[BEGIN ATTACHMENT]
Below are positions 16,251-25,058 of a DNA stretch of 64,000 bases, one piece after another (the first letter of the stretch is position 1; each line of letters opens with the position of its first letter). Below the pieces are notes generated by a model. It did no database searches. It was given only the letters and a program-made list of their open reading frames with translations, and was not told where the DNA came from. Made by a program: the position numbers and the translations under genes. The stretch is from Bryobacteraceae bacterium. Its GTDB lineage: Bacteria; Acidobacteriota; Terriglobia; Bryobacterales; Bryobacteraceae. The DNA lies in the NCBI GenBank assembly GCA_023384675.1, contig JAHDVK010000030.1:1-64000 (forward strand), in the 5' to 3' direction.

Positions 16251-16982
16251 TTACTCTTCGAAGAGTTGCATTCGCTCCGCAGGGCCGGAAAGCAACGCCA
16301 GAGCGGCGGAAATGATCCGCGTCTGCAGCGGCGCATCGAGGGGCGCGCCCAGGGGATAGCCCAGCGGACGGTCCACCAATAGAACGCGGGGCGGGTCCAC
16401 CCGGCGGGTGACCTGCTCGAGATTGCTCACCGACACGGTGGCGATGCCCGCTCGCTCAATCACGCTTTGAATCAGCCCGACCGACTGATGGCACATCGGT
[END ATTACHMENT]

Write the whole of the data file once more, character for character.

Below are positions 16,251-25,058 of a DNA stretch of 64,000 bases, one piece after another (the first letter of the stretch is position 1; each line of letters opens with the position of its first letter). Below the pieces are notes generated by a model. It did no database searches. It was given only the letters and a program-made list of their open reading frames with translations, and was not told where the DNA came from. Made by a program: the position numbers and the translations under genes. The stretch is from Bryobacteraceae bacterium. Its GTDB lineage: Bacteria; Acidobacteriota; Terriglobia; Bryobacterales; Bryobacteraceae. The DNA lies in the NCBI GenBank assembly GCA_023384675.1, contig JAHDVK010000030.1:1-64000 (forward strand), in the 5' to 3' direction.

Positions 16251-16982
16251 TTACTCTTCGAAGAGTTGCATTCGCTCCGCAGGGCCGGAAAGCAACGCCA
16301 GAGCGGCGGAAATGATCCGCGTCTGCAGCGGCGCATCGAGGGGCGCGCCCAGGGGATAGCCCAGCGGACGGTCCACCAATAGAACGCGGGGCGGGTCCAC
16401 CCGGCGGGTGACCTGCTCGAGATTGCTCACCGACACGGTGGCGATGCCCGCTCGCTCAATCACGCTTTGAATCAGCCCGACCGACTGATGGCACATCGGT